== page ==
[EDITOR’S NOTE: We are please to offer our readers the third part of George Poulos’ in-depth series focusing on the Comprehensive Costs of Transportation and Metro Vancouver. If you missed past articles, you can read them here: Introduction, Part 1 – Costs and Benefits of Transportation in Vancouver (Part 1), and Investing in Transit is Imperative for Metro Vancouver (Part 2).]
It would be safe to say that active transportation has begun to increasingly garner significant attention from many of the regions municipalities, health authorities, and TransLink. It is also fast becoming somewhat of a polarizing topic – with advocates touting its benefits to health, the environment, and livability standards, and detractors criticizing impacts to traffic, questioning the appropriate use of public space, and citing concerns for general social harmony among all users in shared spaces.
No matter how you feel about the issue, one thing is clear – that among other transportation and land-use priorities, many of the regions municipalities have long-term plans to intensify their focus on active transportation. In particular, the City of Vancouver has distinguished itself by taking the early lead in establishing a strong foothold for active travel (in 2011, approximately 22 percent of all trips where undertaken by active modes), and it is here again that we can make an appropriate case study for the region at large.
Indeed, according to the TransLink 2011 Trip Diary Survey, active modes constituted the fastest growing modes of transportation in the city. The rapid growth in active modes is in many ways indicative of a strong latent demand, and City authorities have responded by not only trying to satisfy existing demand, but also by making efforts to increase active mode shares among potential users. Naturally, this has necessitated a greater investment in infrastructure, facilities, and dedication of space.
A reasonable question can be asked as to how much spending and space should be allocated to satisfy demand for active modes, and if it is worth the investment? I would seek to approach this discussion by the numbers – on the basis of technical considerations that can be expressed using the unit costs illustrated in Table 1.0.
Even a cursory review of these unit costs, and the aggregated sums illustrated in Table 2.0 would indicate that both walking and cycling impart tremendous benefits to both the individual user and to society. The sources of these benefits are mostly linked to improved health, which can be monetized according to a number of different factors – I have considered savings to the health care system (through reduced spending on diseases associated with physical inactivity), productivity gains (from reduced illness, etc.) and extended life benefits (through reduced all purpose mortality).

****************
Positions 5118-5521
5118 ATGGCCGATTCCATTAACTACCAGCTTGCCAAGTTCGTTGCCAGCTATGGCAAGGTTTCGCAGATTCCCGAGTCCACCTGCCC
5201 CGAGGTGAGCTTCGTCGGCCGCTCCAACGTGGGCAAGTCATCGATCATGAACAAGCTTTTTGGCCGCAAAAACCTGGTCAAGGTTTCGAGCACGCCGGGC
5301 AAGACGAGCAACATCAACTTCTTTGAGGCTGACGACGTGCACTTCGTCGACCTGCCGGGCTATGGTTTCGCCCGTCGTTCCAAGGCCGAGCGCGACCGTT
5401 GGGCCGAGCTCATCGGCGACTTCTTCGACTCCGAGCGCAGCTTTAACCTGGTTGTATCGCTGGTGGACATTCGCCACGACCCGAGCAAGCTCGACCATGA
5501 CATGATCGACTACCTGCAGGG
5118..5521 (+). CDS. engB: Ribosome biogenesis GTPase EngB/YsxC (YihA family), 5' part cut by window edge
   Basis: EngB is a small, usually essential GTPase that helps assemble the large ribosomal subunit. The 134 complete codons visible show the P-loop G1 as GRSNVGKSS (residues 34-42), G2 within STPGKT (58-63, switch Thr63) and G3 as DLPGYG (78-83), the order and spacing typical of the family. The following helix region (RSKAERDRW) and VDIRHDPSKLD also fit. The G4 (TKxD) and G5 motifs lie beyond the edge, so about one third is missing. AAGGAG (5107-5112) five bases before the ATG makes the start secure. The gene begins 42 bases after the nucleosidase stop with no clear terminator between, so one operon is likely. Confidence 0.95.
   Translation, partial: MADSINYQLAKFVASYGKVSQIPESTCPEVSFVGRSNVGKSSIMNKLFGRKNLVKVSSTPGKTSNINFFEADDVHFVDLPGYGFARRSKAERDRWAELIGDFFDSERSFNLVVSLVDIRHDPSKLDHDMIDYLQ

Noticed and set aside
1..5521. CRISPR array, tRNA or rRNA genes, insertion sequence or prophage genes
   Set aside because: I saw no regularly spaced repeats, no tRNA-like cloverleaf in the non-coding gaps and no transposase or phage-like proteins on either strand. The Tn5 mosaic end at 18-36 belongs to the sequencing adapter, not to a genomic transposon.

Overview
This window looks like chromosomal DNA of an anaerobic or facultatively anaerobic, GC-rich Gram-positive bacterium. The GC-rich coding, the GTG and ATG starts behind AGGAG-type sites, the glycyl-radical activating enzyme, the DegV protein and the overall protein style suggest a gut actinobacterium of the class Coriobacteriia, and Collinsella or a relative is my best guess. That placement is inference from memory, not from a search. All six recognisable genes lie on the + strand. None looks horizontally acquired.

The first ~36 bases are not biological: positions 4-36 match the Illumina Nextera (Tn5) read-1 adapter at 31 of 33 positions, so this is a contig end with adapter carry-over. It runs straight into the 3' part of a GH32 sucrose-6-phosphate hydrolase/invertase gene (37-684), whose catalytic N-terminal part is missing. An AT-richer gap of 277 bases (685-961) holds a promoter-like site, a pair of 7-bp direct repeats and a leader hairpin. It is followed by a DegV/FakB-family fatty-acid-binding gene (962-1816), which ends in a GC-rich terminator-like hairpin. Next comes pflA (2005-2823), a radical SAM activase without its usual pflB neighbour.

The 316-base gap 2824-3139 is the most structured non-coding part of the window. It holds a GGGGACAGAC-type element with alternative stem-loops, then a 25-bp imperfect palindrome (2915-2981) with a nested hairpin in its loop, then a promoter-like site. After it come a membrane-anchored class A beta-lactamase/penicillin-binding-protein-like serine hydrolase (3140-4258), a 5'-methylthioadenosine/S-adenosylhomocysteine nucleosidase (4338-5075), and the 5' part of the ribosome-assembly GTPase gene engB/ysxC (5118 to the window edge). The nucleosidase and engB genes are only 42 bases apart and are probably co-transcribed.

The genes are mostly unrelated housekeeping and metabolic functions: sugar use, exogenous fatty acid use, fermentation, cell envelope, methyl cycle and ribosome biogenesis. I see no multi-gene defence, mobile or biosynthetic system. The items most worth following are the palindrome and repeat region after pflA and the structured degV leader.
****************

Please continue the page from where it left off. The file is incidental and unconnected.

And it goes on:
All things considered, in the City of Vancouver in 2011, walking and cycling delivered savings to society of approximately $66 million, while at the same time adding approximately 3000 collective years of life to individuals (an internal benefit valued at approximately $147 million). To contextualize this level of savings, consider that it is estimated that physical inactivity costs the Province of BC approximately $590 million each year.
This means that without the level of physical activity derived from active transportation in the City of Vancouver alone (corrected of course for existing levels of population physical activity), Provincial health costs to this effect would have risen by approximately 10%. When stacking up those levels of yearly savings against the level of current investment in walking and cycling, it no doubt demonstrates that active transportation punches way above its weight.
Impressive as these results are, they still only form part of the overall benefits of active transportation. The health benefits described can be considered to be direct benefits – that is, the benefit that is derived from the very act of partaking in this activity. However, active transportation trips also have the tremendous potential to achieve “indirect benefits”, which can be considered ancillary to the activity. In much the same the same way as the benefits of transit in Vancouver were calculated through averted costs, the same calculation can be made for active transportation. After all, a biking or a pedestrian trip could represent one less car off the road, or one less passenger on a crowded bus.
Although it would be incorrect to suppose that each active transportation trip acts as a substitute for a trip of another mode (a recreational trip or a short walk to the store would likely never be undertaken by other modes), a redistribution of “new” trips can be made between two different points in time, according to changes in modal growth rates and mode shares. Such a comparison can be made by examining these figures as reported in the Translink Trip Diary Survey for the City of Vancouver in the years 2008 and 2011.